Samsung going stratospheric with 480Hz TV?

Chris Forrester

The Web is alive with rumours that Sth Korea TV-maker and electronics giant Samsung is about to unveil a 480Hz set (or 400Hz in the US, where 50 Hz electricity is the norm). One report suggests it will be displayed next week at IFA in Berlin. LG showcased a 480Hz LCD at the CES last January. But what possible benefits would a 480Hz unit provide? And why stop at 480 Hz? Why not go 600 Hz? Read on and discover why.

There are a few potential answers to this ever-faster refresh conundrum. The usual response for any over-clocked set is that it reduces judder/motion blur and ‘flicker’. Most LCD (and Plasma) display-makers have been churning out ‘double refresh’ 120 Hz units for some time. The main effect that they are trying to overcome is the 3:2 ‘pulldown’ of frames in movies which were shot at 24 Hz (24 frames per second). If the 24 frames/s movie was shown at 30 frames per second, the movie would end up being sped up by about 1.25 times normal speed. To prevent this, the TV actually plays back each movie frame three times in succession, and every other frame twice in succession, hence 3:2 pulldown.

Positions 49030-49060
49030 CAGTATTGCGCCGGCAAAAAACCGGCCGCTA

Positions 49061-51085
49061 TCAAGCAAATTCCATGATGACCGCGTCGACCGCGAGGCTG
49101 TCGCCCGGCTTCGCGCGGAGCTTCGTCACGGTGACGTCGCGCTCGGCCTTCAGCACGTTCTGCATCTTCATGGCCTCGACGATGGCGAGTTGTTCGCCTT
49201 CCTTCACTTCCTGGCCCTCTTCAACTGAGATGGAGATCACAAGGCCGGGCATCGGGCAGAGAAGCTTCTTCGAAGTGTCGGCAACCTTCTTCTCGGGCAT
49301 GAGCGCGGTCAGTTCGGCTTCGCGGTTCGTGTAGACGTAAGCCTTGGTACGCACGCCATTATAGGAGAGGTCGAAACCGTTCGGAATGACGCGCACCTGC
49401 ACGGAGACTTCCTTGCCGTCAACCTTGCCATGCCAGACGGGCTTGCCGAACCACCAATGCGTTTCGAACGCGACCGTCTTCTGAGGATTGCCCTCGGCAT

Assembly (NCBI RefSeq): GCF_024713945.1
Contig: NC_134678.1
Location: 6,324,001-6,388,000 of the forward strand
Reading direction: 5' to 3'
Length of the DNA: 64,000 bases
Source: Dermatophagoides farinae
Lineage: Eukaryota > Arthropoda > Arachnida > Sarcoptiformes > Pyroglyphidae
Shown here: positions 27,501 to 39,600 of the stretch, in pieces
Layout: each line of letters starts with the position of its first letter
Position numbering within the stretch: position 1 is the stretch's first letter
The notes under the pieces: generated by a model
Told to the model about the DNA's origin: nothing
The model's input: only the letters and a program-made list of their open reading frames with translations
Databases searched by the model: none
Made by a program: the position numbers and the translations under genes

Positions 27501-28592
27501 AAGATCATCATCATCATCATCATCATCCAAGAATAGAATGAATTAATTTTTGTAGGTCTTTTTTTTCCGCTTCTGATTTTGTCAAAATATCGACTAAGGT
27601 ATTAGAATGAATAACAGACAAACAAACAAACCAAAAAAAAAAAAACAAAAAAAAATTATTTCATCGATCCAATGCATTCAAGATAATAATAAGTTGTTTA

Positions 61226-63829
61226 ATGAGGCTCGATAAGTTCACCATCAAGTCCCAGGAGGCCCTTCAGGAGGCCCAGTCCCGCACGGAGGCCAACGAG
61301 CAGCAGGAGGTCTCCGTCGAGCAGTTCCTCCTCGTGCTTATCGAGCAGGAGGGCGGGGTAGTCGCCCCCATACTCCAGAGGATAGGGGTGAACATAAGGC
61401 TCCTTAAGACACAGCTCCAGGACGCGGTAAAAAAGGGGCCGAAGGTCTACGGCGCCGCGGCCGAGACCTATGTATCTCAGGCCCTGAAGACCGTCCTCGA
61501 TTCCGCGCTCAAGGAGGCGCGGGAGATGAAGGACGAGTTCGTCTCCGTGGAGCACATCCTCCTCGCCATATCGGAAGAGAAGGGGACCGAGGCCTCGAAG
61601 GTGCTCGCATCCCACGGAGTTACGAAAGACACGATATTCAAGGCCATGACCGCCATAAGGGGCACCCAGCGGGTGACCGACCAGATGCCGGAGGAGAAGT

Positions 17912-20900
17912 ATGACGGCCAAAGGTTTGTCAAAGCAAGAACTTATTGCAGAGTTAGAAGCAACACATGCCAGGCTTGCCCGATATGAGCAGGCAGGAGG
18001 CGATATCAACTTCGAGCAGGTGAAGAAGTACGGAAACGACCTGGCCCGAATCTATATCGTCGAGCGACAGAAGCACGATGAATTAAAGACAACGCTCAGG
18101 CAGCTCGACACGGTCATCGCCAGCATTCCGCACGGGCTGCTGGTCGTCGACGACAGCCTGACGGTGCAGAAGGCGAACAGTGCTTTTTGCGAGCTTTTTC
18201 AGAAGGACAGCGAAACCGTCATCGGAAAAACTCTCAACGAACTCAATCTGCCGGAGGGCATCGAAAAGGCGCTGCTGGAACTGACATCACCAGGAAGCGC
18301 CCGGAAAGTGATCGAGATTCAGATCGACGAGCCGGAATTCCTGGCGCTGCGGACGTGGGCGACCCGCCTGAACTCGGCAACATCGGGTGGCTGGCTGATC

“The problem occurs when a camera pans across a scene. Each frame consists of two video fields. But since each movie frame is displayed three times, there will be two instances where data is taken from the first and second frame, which creates a blurry, motion artefact known as judder,” says Mark Hachman from Extreme Tech. “Displaying images at [double] 60 frames per second, or 120 Hz, eliminates the problem. ‘120’ is five times 24, which means that 3:2 pulldown does not have to be used, and the judder is eliminated,” he adds.

LG, and now seemingly Samsung, in cranking up the refresh rate, are further eliminating the ‘judder’ effect.

But there’s possibly another benefit – and that’s to pave the way for 3D. It is suspected that Panasonic – perhaps amongst others – is seeking the Holy Grail of 600 Hz refresh rates, ten-times the old CRT standard, in order to create room for 3D transmissions that might well depend on what would then be quite spectacular ‘Full 3D’ with 120 Hz for each eye, and double refreshing even that high speed and ultra-low screen response time.

Everyone recognises that full resolution 3D (not the ‘Half 3D’ being currently proposed) needs to handle not only lots of incoming data but a refresh rate on Plasma TVs that eliminates all Judder and Flicker even when 3D, at 120 Hz x 2 channels, is being watched. The consensus seems to be that Samsung’s (and LGs) 480 Hz is not just the ideal refresh rate but in fact is the minimum. So, our advice? Stand by for 600 Hz units, with a response time of just 0.001 milliseconds (ms), a frame sequential possibility, and with a Viera brand on the front panel.